DOSWELL, Va. (WRIC) — This year’s State Fair of Virginia was canceled due to the coronavirus pandemic — and that impacts more than you might think.
This year, guests weren’t able to walk through the popular tunnel entering the Meadow Event Park into rides and agricultural exhibits.
The screams of fairgoers on spinning rides like the Hydra and laughing families straddling carousels aren’t able to be heard. The smells of funnel cakes and candy apples aren’t drifting through the park.
But it’s not just about the rides and food.
Last year, the State Fair of Virginia brought in over 250,000 guests over the course of ten days at an average ticket price of $7 per person. Vendors pay a percentage of their net revenue and buy plots based on space to run their operations.
Those ten days and 250,000 guests contributed to 80% of the operating revenue for Meadow Event Park, the venue that houses the State Fair.
While operating at the fair, food vendors pay a 5% sales tax and food and beverage taxes to Caroline County, which also lost out on incoming revenue due to the cancelation this year.
In Virginia, Joliffe says that most county fairs are impacted deeper as 100% of their bottom line is affected when the fairs are closed, as they may not have a large number of other events throughout the year to bring in revenue.
Marlene Joliffe has spent the last 32 years working in State Fair management in West Virginia and Virginia and chaired the International Association of Fairs and Expositions in 2013. She says that the live event industry normally employs 12 million people a year across the country, including the folks who work the fair.
She says that the impact affects several pieces of the State Fair and “…when you really drill it down to the folks who depend on us to make a living, whether they are a food concession vendor, whether they sell jewelry, whether they’re an entertainer that performs on stage.”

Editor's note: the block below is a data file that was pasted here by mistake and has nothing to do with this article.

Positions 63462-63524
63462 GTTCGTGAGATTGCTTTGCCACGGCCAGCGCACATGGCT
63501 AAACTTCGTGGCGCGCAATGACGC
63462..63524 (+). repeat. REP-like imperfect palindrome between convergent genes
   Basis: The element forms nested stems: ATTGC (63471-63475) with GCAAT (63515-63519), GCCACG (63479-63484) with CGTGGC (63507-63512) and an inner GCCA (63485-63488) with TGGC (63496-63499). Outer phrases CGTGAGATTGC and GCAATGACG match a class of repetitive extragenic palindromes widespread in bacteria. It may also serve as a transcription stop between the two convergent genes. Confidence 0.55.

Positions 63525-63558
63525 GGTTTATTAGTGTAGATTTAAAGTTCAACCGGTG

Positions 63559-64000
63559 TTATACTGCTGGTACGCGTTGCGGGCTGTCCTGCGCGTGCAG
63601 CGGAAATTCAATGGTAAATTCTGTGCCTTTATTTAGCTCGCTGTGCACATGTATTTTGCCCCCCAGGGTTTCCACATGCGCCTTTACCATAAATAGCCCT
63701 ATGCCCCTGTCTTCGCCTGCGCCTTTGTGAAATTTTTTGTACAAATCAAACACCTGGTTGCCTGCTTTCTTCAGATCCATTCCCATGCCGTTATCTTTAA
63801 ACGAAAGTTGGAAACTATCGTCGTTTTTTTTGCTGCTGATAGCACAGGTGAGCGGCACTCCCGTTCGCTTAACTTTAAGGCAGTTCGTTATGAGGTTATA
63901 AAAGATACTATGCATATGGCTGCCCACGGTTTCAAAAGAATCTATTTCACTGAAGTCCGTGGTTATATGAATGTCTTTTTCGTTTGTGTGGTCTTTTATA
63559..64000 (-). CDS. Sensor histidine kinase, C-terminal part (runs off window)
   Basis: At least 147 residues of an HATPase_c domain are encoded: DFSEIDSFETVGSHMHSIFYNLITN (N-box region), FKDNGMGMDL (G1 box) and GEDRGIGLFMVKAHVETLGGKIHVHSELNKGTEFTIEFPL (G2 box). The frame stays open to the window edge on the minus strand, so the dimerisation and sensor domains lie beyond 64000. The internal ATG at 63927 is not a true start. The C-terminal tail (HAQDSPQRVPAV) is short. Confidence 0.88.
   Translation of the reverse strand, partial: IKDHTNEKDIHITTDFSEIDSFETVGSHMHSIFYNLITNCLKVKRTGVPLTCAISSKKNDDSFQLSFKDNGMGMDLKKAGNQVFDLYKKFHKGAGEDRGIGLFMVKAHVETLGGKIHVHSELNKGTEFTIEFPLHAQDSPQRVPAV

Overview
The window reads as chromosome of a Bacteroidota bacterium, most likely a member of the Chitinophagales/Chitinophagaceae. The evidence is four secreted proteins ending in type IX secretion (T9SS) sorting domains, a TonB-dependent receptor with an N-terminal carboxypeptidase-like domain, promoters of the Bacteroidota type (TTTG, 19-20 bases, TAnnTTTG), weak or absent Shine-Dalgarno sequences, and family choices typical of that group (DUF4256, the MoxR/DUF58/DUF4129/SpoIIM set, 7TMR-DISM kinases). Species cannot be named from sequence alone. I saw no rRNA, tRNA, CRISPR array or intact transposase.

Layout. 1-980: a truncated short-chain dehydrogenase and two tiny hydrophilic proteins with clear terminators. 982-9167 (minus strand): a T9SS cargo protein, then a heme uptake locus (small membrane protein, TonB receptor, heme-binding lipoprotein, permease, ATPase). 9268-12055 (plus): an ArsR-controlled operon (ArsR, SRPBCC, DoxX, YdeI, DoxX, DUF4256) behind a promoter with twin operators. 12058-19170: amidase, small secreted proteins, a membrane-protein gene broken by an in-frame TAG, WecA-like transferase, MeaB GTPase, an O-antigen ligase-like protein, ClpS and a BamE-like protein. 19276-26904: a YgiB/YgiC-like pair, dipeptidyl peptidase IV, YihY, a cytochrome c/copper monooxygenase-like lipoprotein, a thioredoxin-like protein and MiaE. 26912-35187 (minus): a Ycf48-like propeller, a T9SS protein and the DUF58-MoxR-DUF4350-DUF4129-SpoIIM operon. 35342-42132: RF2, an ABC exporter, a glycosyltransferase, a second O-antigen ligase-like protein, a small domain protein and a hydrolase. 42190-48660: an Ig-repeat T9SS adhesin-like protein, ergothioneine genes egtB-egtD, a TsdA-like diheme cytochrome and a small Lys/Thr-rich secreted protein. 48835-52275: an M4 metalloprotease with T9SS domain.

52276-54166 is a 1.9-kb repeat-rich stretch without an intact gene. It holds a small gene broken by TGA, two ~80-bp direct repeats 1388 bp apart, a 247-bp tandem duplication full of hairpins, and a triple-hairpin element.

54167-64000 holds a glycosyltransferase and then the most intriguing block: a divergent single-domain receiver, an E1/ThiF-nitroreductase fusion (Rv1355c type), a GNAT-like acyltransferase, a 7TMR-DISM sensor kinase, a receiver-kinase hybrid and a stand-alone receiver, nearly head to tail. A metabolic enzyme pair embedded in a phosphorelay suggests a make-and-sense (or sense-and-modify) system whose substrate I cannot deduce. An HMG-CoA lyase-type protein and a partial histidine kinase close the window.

She says she misses the sights, sounds, and guests this year as the COVID-19 situation has allowed minimal events to be held at the Meadow Event Park.
“Delivering that warm, fuzzy feeling of what it feels like to walk into the state fair and pet an animal and see people having fun, you just can’t do it virtually. It’s not the same,” she said.
Joliffe discussed how human interaction is an important part of life and giving children the chance to meet real farmers and learn about agriculture is a huge part of what the State Fair was founded upon.
The State Fair of VA showcases the ‘Best of Virginia‘ and the core mission is to highlight agriculture in Virginia and bring the story of agriculture to the masses by connecting people with real farmers and real agriculture.
She also added that although the next state fair is a year away, she has high hopes that a return to normal will be in the near future.
“For so many families, the fair is part of their annual year,” Joliffe said. “It’s like Christmas and birthdays. I have received numerous letters from people telling me how much their family misses being able to come to the State Fair.”
But from October 2 – 4 from 11 a.m. to 8 p.m., you can get some of that fair food you’ve been missing this year. Folks will be able to buy food and drink from dozens of State Fair vendors at a new drive-in event. A portion of the profits will go to the State Fair of Virginia Scholarship Program.
*Editor’s note: The use of ‘petting zoos’ is actually in reference to agricultural exhibits.
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